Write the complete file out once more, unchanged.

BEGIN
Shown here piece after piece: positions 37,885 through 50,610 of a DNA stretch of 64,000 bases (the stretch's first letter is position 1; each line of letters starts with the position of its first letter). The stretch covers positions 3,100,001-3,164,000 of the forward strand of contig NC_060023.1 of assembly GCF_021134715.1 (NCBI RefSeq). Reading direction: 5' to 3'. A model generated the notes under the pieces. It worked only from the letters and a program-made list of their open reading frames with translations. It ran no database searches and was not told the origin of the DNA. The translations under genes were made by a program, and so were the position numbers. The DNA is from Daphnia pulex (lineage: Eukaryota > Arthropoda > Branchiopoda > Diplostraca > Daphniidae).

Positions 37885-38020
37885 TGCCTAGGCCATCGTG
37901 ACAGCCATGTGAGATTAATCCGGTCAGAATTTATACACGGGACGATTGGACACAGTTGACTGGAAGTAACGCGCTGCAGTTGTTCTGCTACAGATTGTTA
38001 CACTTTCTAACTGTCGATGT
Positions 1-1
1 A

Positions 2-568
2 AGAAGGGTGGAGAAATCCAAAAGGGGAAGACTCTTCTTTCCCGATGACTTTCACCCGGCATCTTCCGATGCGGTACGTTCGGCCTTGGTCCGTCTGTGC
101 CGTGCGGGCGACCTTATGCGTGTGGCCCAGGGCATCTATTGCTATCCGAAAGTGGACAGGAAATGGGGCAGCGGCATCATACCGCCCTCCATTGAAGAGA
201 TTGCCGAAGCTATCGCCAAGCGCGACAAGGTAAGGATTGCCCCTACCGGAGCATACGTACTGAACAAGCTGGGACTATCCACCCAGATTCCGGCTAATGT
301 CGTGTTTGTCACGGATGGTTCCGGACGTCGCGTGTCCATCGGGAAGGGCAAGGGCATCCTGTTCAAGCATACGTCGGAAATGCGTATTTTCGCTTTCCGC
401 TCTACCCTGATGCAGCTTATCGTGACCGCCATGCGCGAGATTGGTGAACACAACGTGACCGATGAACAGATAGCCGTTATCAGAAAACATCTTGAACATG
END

Shown here piece after piece: positions 37,885 through 50,610 of a DNA stretch of 64,000 bases (the stretch's first letter is position 1; each line of letters starts with the position of its first letter). The stretch covers positions 3,100,001-3,164,000 of the forward strand of contig NC_060023.1 of assembly GCF_021134715.1 (NCBI RefSeq). Reading direction: 5' to 3'. A model generated the notes under the pieces. It worked only from the letters and a program-made list of their open reading frames with translations. It ran no database searches and was not told the origin of the DNA. The translations under genes were made by a program, and so were the position numbers. The DNA is from Daphnia pulex (lineage: Eukaryota > Arthropoda > Branchiopoda > Diplostraca > Daphniidae).

Positions 37885-38020
37885 TGCCTAGGCCATCGTG
37901 ACAGCCATGTGAGATTAATCCGGTCAGAATTTATACACGGGACGATTGGACACAGTTGACTGGAAGTAACGCGCTGCAGTTGTTCTGCTACAGATTGTTA
38001 CACTTTCTAACTGTCGATGT
Positions 1-1
1 A

Positions 2-568
2 AGAAGGGTGGAGAAATCCAAAAGGGGAAGACTCTTCTTTCCCGATGACTTTCACCCGGCATCTTCCGATGCGGTACGTTCGGCCTTGGTCCGTCTGTGC
101 CGTGCGGGCGACCTTATGCGTGTGGCCCAGGGCATCTATTGCTATCCGAAAGTGGACAGGAAATGGGGCAGCGGCATCATACCGCCCTCCATTGAAGAGA
201 TTGCCGAAGCTATCGCCAAGCGCGACAAGGTAAGGATTGCCCCTACCGGAGCATACGTACTGAACAAGCTGGGACTATCCACCCAGATTCCGGCTAATGT
301 CGTGTTTGTCACGGATGGTTCCGGACGTCGCGTGTCCATCGGGAAGGGCAAGGGCATCCTGTTCAAGCATACGTCGGAAATGCGTATTTTCGCTTTCCGC
401 TCTACCCTGATGCAGCTTATCGTGACCGCCATGCGCGAGATTGGTGAACACAACGTGACCGATGAACAGATAGCCGTTATCAGAAAACATCTTGAACATG